Underperformance is not even the appropriate term for what we're doing... we are scoring enough runs to win, we are just finding ways to lose, like not scoring timely runs, commiting costly erros (even when our fielding is good throughout the game).
Here are some key statistics:
The most glaring one is from Baseball Prospectus and their adjusted standings (which I got from Mike's table). According to those standings we should be in first, and the Nationals in last. We have been incredibly bad at winning these kinds of games, while the Nationals have been incredibly good at it. You may chalk it up to luck, and hopefully luck evens out, but it's been an incredible disparity.
A nice chunk of that disparity between expected Win-Loss and actual Win-Loss has been made up in one-run games, and games won or lost in the last AB.
Our record in one-run games is 7-12. We have lost 6 games in the last AB and won only one in the last AB (Run Joe Run). What's odd about that is that we actually outscoring our opponents 13-4 in the ninth inning, and our bullpen ERA is not terrible.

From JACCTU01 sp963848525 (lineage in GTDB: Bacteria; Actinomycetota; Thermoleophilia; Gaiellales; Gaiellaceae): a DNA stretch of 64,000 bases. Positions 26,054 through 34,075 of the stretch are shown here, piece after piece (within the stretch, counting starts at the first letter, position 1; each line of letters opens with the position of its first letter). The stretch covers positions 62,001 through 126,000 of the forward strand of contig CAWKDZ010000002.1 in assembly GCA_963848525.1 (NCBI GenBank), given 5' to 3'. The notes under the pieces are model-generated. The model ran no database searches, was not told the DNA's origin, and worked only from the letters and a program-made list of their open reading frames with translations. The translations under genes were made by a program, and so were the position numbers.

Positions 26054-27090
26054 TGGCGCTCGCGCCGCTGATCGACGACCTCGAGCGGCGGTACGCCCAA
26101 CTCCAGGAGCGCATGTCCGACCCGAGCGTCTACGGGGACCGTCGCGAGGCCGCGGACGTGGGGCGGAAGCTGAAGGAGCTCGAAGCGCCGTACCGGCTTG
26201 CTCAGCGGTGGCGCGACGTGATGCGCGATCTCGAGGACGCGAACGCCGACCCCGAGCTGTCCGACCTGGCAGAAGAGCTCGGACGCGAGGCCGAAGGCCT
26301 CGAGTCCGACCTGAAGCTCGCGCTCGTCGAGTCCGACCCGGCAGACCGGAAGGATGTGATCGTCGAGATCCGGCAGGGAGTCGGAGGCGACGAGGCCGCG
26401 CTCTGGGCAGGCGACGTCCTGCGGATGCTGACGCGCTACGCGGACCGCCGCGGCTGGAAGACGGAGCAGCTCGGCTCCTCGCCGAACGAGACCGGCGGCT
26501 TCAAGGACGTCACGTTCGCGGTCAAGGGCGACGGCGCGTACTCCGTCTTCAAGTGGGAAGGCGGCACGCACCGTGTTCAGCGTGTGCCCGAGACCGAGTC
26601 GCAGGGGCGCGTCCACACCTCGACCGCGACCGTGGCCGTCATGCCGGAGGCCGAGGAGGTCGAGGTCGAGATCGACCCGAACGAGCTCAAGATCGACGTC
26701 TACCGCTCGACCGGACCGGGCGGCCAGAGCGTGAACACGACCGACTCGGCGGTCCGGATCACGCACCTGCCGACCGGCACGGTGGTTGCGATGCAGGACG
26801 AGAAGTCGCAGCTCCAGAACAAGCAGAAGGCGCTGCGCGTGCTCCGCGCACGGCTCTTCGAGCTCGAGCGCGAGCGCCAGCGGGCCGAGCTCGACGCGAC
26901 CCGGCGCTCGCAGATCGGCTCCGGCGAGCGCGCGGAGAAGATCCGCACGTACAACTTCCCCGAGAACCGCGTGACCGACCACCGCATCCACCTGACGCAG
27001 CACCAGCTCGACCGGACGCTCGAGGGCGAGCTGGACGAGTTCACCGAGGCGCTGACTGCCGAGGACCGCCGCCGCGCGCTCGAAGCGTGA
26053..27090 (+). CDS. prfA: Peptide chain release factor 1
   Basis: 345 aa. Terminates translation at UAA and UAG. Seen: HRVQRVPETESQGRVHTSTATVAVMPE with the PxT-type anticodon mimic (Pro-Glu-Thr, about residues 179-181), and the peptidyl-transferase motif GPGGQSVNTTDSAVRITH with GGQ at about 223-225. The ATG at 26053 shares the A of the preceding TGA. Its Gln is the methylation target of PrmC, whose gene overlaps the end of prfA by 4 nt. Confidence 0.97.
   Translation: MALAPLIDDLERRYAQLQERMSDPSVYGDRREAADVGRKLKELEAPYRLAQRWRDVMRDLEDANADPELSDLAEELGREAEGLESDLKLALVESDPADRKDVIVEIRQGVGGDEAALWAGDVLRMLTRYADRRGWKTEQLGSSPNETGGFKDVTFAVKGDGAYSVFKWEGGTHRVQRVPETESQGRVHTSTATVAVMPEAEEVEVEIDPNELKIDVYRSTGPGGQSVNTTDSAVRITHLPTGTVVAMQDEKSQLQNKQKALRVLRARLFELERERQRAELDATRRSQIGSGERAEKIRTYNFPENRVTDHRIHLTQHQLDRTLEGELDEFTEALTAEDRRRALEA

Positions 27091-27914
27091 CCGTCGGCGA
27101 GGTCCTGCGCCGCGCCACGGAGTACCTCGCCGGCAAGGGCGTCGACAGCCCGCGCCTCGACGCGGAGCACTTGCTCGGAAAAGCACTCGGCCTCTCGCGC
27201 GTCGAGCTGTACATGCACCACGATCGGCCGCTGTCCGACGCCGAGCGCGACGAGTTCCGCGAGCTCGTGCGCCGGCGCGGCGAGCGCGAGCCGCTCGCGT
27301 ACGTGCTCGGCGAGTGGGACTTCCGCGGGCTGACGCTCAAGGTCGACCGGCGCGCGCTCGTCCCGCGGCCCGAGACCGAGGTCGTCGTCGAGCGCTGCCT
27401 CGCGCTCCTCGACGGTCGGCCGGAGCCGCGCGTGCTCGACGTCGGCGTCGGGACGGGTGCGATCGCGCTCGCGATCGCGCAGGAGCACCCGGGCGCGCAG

Again, the problem goes back to scoring. Even though we lead baseball in big (>5R) innings, we have only won 8-21 (0.276 win pct) when our opponent scores more than 4 runs. While this is nothing new to the people on this site, it's dramatic when you see that number. We cannot win when our pitchers give up more than 4 runs in a game, even though we lead the league in scoring >5 runs in an inning? That's just weird.
Luck or bad clutch play? I don't know the answer to that. If I did I would probably be managing the Marlins instead of crying about them. But I do know that we are the antithesis of the Nationals, and the antithesis of what the 2003 Marlins were (in terms of clutch and late-game play, we are similar in terms of Run scoring and pitching).
I hope it's "luck", or the random nature that enters into any game. That tends to even out over time (regression to the mean). If/When it does, we will be a force to reckon with.